As someone who has devoted her life to helping others navigate the course of emotions and family interactions, Julie Baumgardner knows firsthand just how important healthy relationships are. She helped launch First Things First, as she puts it, to help others prevent the pain she experienced as a child when her father left. In doing so, she and her team have touched thousands of lives and helped countless families. In her personal life, Julie practices patience and self-care. And, just like HealthScope® magazine, she and her husband Jay are celebrating their 30th anniversary! Read on to see how Julie tackles life with gusto.
HS: As someone who spends her professional career supporting the emotional health of other families, what are some of the most important healthy habits that you incorporate into your own family life?
JB: We don’t have a perfect family, and we don’t have a perfect marriage. I’ve just learned that it’s important to be in it and pay attention, every day. When something frustrates me, I’ve learned to take a walk or go do something else that gives me the chance to ask, “Is it worth a conversation?” Often, I realize it wasn’t a big deal. I’ve also learned the importance of connectiveness – making time to intentionally be together and know what’s going on in each other’s lives. That’s been key to staying connected with both my daughter and husband.
HS: What are some of the ways you spend time together?
JB: I used to always make sure that we ate dinner together as a family. That was our time together, and we could definitely tell a difference when we weren’t able to make that happen. And Jay and I walk together every night after dinner. It’s only 20 or 30 minutes to walk about a mile, but it gives us a moment to connect. We started doing this 26 years ago – we would walk our daughter around after dinner when she was a baby. And we’ve just continued to do it every day since.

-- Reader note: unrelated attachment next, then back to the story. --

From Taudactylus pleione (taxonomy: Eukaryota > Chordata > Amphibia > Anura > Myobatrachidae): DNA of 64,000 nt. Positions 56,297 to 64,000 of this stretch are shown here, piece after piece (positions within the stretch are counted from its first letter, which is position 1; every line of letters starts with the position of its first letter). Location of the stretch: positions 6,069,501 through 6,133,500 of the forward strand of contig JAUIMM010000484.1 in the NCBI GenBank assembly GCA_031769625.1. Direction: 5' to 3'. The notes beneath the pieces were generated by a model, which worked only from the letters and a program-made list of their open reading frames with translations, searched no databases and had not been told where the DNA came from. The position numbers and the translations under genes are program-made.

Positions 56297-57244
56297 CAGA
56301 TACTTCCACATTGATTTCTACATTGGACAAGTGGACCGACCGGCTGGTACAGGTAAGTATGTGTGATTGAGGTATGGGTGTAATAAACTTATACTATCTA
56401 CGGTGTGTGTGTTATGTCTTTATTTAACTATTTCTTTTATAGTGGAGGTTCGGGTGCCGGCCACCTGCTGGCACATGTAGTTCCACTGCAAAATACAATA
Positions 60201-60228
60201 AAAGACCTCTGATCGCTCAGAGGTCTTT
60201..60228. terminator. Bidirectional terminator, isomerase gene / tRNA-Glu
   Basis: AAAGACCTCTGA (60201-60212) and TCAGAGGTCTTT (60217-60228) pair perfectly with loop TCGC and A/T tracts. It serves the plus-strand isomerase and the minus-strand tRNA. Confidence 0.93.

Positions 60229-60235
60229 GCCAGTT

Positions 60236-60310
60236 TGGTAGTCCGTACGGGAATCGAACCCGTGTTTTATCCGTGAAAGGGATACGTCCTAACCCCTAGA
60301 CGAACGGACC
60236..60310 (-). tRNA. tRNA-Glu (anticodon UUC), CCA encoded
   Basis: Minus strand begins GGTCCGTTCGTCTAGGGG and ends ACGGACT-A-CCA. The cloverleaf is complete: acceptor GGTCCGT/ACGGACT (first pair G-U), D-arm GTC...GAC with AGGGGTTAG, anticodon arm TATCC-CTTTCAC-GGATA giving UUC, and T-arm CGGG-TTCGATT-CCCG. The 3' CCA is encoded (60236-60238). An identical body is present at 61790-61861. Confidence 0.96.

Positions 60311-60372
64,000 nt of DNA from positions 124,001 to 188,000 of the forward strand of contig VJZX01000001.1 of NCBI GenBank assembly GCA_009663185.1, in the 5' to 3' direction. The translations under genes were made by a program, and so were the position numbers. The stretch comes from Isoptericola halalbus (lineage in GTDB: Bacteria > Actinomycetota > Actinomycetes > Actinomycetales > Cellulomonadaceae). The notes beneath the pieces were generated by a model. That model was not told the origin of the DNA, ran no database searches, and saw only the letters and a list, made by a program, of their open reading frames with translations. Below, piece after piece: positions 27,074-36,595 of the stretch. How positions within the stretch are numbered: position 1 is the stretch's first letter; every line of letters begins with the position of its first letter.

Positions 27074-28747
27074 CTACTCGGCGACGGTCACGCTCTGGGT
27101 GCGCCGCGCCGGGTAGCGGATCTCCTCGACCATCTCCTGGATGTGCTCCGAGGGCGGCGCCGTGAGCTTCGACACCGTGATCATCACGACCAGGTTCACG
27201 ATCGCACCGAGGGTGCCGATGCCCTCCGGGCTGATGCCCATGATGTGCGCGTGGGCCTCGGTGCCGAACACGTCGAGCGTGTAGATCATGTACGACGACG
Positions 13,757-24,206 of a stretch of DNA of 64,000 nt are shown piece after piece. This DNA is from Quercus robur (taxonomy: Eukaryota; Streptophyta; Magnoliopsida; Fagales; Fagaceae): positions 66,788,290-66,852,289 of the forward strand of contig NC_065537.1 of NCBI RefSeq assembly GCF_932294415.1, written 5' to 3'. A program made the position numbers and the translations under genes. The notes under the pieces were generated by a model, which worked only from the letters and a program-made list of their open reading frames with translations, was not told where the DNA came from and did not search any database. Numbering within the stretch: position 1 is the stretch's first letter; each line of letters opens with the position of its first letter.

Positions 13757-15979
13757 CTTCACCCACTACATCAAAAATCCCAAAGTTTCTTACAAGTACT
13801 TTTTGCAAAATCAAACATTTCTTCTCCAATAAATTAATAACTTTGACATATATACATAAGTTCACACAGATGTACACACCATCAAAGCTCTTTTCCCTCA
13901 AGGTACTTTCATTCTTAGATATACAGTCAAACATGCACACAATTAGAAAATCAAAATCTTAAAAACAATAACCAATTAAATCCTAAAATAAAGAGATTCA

HS: How do you encourage healthy communication in your marriage?
JB: I think we’re pretty communicative. We try not to let things fester. If we’re irritated with each other about something, at this point, we can count on the fact that we’re going to talk about it. Whereas earlier in our marriage, like the first decade, we might have put off dealing with it. But it’s not worth letting resentment build up or keeping score. Consequently, we do better together and feel healthier and happier as a couple.
HS: How do you approach your personal wellness?
JB: I’ve learned a lot of things about myself, and there are three main things I practice that keep me feeling healthy and happy. One is that I really need adequate rest, and I make a point to get the rest I need. Another is, I make sure to work out first thing in the morning so that it gets done. And third, Jay and I have drastically changed what we eat over the course of our marriage.
I love how food makes me feel, and I gave up things that made me feel bad.
HS: Where in life do you find the most purpose?
JB: It’s always been on my heart and mind to help people develop skills to have the relationships they want. HS
Photos by Lanewood Studio